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25 ways to update your kitchen on a shoestring – part 1

Image of curtains used instead of kitchen units by @theobert_pot

25 ways to update your kitchen on a shoestring – part 1

Looking to update your kitchen? It can feel like every aspect you’d like to change will break the bank. Never fear! I’ve got lots of expert hints and tips to share for renovating your kitchen on a budget – 25 of them in fact! As well as some beautiful imagery to inspire and delight. Here’s part one of 25 ways to update your kitchen on a shoestring.

1. Keep your current layout

The old adage goes, ‘If it ain’t broke, don’t fix it’ – and this is certainly true for kitchens. If your existing kitchen layout is working for you, why change it when you update the space? Keeping appliances in the same spots means you won’t have to call in professionals to relocate plumbing and electrics.

2. Source your own trades

You could use a specialist company to source the tradespeople you need for your kitchen renovation, but, if you want to save costs, you can do this yourself. There’s also an element of security in doing your own research, as you’ll be checking references, meeting the tradespeople for yourself and discussing what you want and how much it’ll cost. Design note: this approach takes time and careful management as well as knowledge of which people to bring in when.

3. Refresh old appliances

Are your appliances still going strong? If they are, it makes economic sense to work them into your new kitchen design. If they are looking a little worn, why not bust out the paint? Charlotte of @wiltshirewonderland did exactly that, refreshing her refrigerator with two coats of Rust-Oleum in Rose (below). If you need new appliances, try to buy them online – it’s generally cheaper than going through a kitchen showroom. Remember to do your research and check consumer reviews before parting with any cash.

4. Reveal and conceal

If you’re splashing out on new appliances for your kitchen, a little strategic thinking goes a long way. Choose well-known brands for the appliances on show – typically the hob and oven – then offset the cost by integrating cheaper, lesser-known brands for items that’ll be behind closed doors such as the fridge and dishwasher.

5. Repurpose parts

Check if there are any parts of your existing kitchen that can be repurposed. For example, if your wooden worktops are still in good nick, save on buying new timber by reusing them. Bored with your wooden work surfaces? You could use some of the wood to create a breakfast bar.

6. Keep your kitchen cabinets

Before ripping out your kitchen cabinets, check if the carcasses are still in good working order. If so, you can simply swap old doors for new ones, instantly giving your kitchen a new lease of life without spending a fortune.

If your kitchen cabinets are in good condition but in need of a refresh, why not paint them? Check first to see what they’re made of. If they’re melamine or MDF, your best bet is a specialist kitchen cupboard paint that’s engineered to work on these materials. For wooden cabinets, any eggshell or interior wood paint will do the trick.

7. Dabble in door stickers

If your kitchen cabinets aren’t to your taste, you could do an affordable update with door stickers. @iamhayleystuart (above right) transformed her utility room this way, using a marble design from Pixers.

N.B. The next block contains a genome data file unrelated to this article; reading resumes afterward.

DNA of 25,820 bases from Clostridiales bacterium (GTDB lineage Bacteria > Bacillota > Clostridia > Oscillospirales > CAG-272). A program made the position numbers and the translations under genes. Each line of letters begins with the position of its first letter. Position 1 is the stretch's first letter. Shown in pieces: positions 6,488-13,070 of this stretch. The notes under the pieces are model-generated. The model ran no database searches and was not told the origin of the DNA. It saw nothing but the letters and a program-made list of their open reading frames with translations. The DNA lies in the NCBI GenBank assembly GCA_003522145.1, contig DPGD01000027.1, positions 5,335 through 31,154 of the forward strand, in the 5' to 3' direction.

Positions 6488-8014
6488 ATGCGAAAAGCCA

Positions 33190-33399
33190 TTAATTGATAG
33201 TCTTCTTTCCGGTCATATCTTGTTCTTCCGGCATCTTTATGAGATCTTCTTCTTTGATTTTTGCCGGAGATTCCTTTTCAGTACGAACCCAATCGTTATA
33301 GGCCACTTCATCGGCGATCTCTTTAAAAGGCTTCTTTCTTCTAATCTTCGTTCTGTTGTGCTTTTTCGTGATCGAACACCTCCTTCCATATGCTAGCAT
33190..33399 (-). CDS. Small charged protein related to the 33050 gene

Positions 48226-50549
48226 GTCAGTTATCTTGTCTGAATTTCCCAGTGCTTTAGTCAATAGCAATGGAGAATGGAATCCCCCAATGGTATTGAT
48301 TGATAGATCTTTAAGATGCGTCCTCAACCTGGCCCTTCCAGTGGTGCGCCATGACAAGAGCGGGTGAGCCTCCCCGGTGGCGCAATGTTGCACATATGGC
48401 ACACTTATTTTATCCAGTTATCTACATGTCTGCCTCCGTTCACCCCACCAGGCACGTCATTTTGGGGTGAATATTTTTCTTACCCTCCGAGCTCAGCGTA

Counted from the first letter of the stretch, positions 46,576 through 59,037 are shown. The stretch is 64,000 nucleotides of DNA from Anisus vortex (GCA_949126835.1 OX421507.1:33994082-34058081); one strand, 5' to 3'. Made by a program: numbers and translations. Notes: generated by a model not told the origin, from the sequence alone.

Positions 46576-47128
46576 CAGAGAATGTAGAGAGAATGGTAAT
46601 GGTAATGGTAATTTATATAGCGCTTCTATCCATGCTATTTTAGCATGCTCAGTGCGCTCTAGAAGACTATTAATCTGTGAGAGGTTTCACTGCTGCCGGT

8. Consider a curtain

If your budget won’t stretch to replacing kitchen cupboards, follow in the footsteps of @theobert_pot and hide the contents of your base cupboards with a simple curtain (below left).

9. Research alternatives

If your kitchen cabinets need updating, you don’t always need to splash out on new ones. Companies such as The Used Kitchen Company (above) specialise in selling both used and ex-display kitchens. Another savvy way to manage your budget is to bide your time and wait for Black Friday or seasonal sales to buy big ticket items such as appliances and cabinetry. It’s also worth keeping an eye on end-of-line or closing-down sales. 

10. Shop smart with flat-pack furniture

Kitchen cabinets that come flat-packed and ready to assemble on site are generally cheaper than preassembled designs. They’re available from DIY stores such as Homebase or Ikea, or suppliers such as Howdens, and many retailers offer virtual or face-to-face design consultations (be prepared to take accurate measurements of your space before the meeting). Retailers may have a kitchen installation service too, or you can save money by installing the cabinets yourself.

11. Make money

Boost your renovation budget by selling your old kitchen to one of a number of companies that will buy old cabinets, worktops and appliances. This not only solves the problem of what to do with your old kitchen but is also the best choice for the environment too, saving on average 1.2 tonnes of landfill and 6 tonnes of carbon waste (source: Used Kitchen Exchange).

12. Find affordable floor tiles

Tiling your new floor doesn’t have to be an expensive exercise. If you steer clear of natural stone tiles and stick to ceramic or porcelain instead, there are some very affordable options available. Tiles are ideal in the kitchen because they can withstand water, are easy to clean and need very little maintenance. On the downside they don’t retain heat well and are cold underfoot, but this can be solved with underfloor heating. Design note: if your DIY skills are up to scratch, you can save money by installing them yourself. 

Don’t miss: 25 ways to update your kitchen on a shoestring – part 2.

Featured image: A stylish alternative to cupboards from @theobert_pot.

Want more? If you’re keen to get more tips, don’t miss our other blogs on everything from clearing kitchen clutter to what to think about when buying worktops.